Homegrown Farm in is run by Emily and Mike Jensen, who are absolutely passionate about what they do. This is their tenth season on their 12 acre farm, 2 ½ of which is under production for vegetables. A visit to their farm in Bayfield was a wonderful experience, highlighting how efficient a small farm can be if you are lucky enough to have two people who have dedicated their careers to it. Not to say that Mike and Emily are not extremely busy, because they are. They also have two young boys, Kanan and Gavin, and since they live on their farm, the lines between parenting and farming often get crossed. When I asked Mike how many hours a week he works, he laughed and said, “Oh Goodness. I try not to think about it. I am always working. I am taking care of the kids while I am washing lettuce. If I really had to put a number on it…well, it has to be over 80.” Despite the long hours and hard work, they make it look appealing and easy. Their farm is absolutely beautiful, with neatly planted rows of vegetables and a very tidy washing station. Their kids are well-behaved, charming and could probably teach most of us a thing or two about vegetables.
Both Mike and Emily are from California, although much different areas of the state. Mike is from Los Angeles, while Emily from Lake Tahoe. They met in Santa Cruz, California, where they both were geologists. From there, they traveled a lot together and eventually landed themselves as interns on a large farm in Jackson Hole, Wyoming. After that experience they knew that they wanted to be small farmers, and wanted to buy land in Colorado. They looked all over Colorado before settling in Bayfield. They both started out working other jobs and farming on the side before they were able to commit full-time to their farm. As Mike puts it, they have no “plan B,” meaning that they do not have a back-up plan. They intend to make being farmers not only their jobs, but the centerpiece to their lifestyle, for as long as they can.
Homegrown Farm follows a “biodynamic” model, a somewhat complicated method that involves a homeopathic approach to the longevity and sustainability of the soil. It uses what is called “preparations” to keep the soil fertile and to enhance the quality and flavor of the food. These “preparations” are made from fermented manure, minerals and herbs. There is a lot more that goes into the Biodynamic method. If you would like to learn more about biodynamics, please visit www.biodynamics.com/what-is-biodynamics.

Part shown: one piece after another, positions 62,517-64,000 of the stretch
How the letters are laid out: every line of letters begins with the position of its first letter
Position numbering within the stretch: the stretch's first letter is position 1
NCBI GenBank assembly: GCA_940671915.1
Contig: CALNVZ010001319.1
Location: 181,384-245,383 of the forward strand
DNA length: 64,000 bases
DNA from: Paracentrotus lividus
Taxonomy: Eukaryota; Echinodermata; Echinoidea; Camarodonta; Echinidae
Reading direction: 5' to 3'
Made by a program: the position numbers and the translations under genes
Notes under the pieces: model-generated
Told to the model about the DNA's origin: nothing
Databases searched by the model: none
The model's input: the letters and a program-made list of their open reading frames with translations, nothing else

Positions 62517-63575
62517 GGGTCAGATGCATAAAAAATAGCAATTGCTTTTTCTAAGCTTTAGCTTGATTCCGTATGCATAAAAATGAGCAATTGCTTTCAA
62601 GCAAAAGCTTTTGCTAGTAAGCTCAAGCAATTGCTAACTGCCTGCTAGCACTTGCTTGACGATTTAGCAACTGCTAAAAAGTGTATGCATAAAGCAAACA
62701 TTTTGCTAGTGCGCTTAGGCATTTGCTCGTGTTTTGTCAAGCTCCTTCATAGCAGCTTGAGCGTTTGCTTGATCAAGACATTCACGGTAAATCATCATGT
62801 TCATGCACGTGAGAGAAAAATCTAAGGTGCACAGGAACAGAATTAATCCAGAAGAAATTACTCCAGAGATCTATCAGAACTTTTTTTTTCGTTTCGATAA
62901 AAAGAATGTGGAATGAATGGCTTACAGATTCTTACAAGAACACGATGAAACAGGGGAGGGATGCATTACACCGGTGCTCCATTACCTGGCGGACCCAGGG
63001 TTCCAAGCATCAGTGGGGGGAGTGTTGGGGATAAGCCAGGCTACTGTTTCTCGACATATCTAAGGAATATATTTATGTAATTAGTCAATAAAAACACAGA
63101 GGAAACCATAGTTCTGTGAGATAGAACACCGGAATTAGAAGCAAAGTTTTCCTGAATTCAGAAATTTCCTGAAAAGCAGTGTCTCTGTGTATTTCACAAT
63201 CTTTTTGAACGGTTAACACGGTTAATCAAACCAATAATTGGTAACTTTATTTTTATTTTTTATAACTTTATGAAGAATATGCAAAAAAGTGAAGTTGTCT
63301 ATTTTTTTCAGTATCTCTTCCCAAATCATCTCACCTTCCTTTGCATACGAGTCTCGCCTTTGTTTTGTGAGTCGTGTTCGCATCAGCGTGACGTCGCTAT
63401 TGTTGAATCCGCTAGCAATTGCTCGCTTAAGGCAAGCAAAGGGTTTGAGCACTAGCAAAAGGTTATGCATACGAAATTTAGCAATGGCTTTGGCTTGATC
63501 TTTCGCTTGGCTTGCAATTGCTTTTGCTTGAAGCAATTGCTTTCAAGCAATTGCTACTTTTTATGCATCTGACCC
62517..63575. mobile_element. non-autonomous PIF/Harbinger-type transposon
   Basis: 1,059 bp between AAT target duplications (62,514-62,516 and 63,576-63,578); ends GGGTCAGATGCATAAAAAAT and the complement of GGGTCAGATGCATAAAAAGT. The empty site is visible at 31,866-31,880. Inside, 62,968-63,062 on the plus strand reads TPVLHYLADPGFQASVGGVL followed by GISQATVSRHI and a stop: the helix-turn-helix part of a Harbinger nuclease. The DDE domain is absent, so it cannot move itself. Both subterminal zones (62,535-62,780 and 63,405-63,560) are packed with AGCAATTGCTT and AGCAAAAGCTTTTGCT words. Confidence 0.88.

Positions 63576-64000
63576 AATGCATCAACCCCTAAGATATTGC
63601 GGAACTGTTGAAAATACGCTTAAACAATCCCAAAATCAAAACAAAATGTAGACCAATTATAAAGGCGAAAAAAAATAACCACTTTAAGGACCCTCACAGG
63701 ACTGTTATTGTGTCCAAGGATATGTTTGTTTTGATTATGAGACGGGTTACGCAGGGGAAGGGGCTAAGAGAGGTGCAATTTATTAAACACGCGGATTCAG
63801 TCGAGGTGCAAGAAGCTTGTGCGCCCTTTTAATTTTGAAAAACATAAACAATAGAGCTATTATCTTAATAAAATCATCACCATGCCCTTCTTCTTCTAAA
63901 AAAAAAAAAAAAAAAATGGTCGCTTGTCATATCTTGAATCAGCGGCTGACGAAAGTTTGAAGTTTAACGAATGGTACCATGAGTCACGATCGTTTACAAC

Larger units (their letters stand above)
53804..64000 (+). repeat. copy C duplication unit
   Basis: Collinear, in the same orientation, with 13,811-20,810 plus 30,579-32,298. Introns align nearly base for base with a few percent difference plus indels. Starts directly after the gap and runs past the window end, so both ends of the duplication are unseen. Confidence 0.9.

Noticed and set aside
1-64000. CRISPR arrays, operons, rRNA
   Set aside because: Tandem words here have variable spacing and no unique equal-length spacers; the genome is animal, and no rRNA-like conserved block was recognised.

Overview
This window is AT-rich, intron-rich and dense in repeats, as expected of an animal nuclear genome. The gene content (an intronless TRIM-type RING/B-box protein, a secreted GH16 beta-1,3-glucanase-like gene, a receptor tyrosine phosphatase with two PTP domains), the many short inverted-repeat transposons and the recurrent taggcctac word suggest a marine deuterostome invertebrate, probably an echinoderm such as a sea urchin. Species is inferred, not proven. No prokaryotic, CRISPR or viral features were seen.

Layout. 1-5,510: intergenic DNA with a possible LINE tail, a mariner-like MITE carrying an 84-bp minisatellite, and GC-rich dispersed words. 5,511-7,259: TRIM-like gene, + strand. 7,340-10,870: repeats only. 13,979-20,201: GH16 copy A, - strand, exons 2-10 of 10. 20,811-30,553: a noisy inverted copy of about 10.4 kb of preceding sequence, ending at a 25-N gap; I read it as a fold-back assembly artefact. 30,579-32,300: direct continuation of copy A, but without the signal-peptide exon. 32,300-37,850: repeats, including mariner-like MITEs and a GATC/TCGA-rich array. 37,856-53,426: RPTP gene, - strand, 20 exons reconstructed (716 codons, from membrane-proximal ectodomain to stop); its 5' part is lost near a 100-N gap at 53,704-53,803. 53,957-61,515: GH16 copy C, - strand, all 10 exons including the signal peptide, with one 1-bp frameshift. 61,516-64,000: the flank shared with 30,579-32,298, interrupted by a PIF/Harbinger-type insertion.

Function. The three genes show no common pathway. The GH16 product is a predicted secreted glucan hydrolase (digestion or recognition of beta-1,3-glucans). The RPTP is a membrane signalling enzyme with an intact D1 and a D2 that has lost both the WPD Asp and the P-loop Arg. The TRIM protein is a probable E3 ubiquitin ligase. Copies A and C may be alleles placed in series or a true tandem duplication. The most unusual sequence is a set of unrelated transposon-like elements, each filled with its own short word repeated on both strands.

Mike and Emily grow twenty five different crops for their CSA, which has twenty-five members. This is the last year they will participate in a CSA, with the intention of producing more crops for the Southwest Farm Fresh Cooperative next year. Homegrown produce can also be found at the Durango Farmer’s Market on Saturday mornings. Homegrown produces eight different crops for Farmer’s Market, including carrots, salad mix, beets, kale and winter squash. The couple hires about five employees during the peak season in addition to five to six work-trades. “I haven’t found the right spot quite yet for how many workers to hire to make a profit,“ Mike says. “The more workers, the more food, but not necessarily more profit.” Mike looks forward to having his kids being his farm hands when they get older. “In four more years, we will have some free labor. It is called chores,” he says with a smile.
When I asked Mike what his favorite crop is, he answered, “Garlic. It is the odd one. It is truly seed selecting-choosing the best seeds for the following year. The garlic gets better each year, more accustomed to our soil.” Emily likes the winter squash. “I love it,” she says. “It keeps forever, it is versatile, you can eat the whole vegetable including the seeds, and it is amazing how much food you get from one plant.”
According to Mike, the most difficult part of being a small farmer is the unpredictable factors, such as the weather, as a short-term challenge and learning how to sustain themselves with only their farm as a long-term challenge. “One storm can wipe out your whole season. The season can be shorter than expected. Also, we can’t support ourselves on just farming right now. We need to find out how to do it right.” “A lot of Americans do not value their food and do not want to pay for it,” Emily adds. “We do this (farm) for our lifestyle and our family, and for people who value food can also buy from us. We feed about 50 families, but it needs to be 50,000 to change the way people think about food.”
Mike and Emily divide up the work list so that they each have separate duties on the farm. Mike is in charge of the fields, while Emily takes control of the processing (washing and bagging produce) and is also in charge of the house. Mike smiles as he remembers when they first started and they did everything together. “We both touched every carrot at first,” he says. Now, splitting things up gives them a little bit of separation in their day. “It is so cool to be able to work and support ourselves as a family. I get to see my kids all the time,” Mike adds. “Homesteading is our passion,” Emily says. “Growing vegetables is our business because it is the best way we can make a living out of our homestead. We want a diversified farm. It has already evolved so much and it will continue to change.”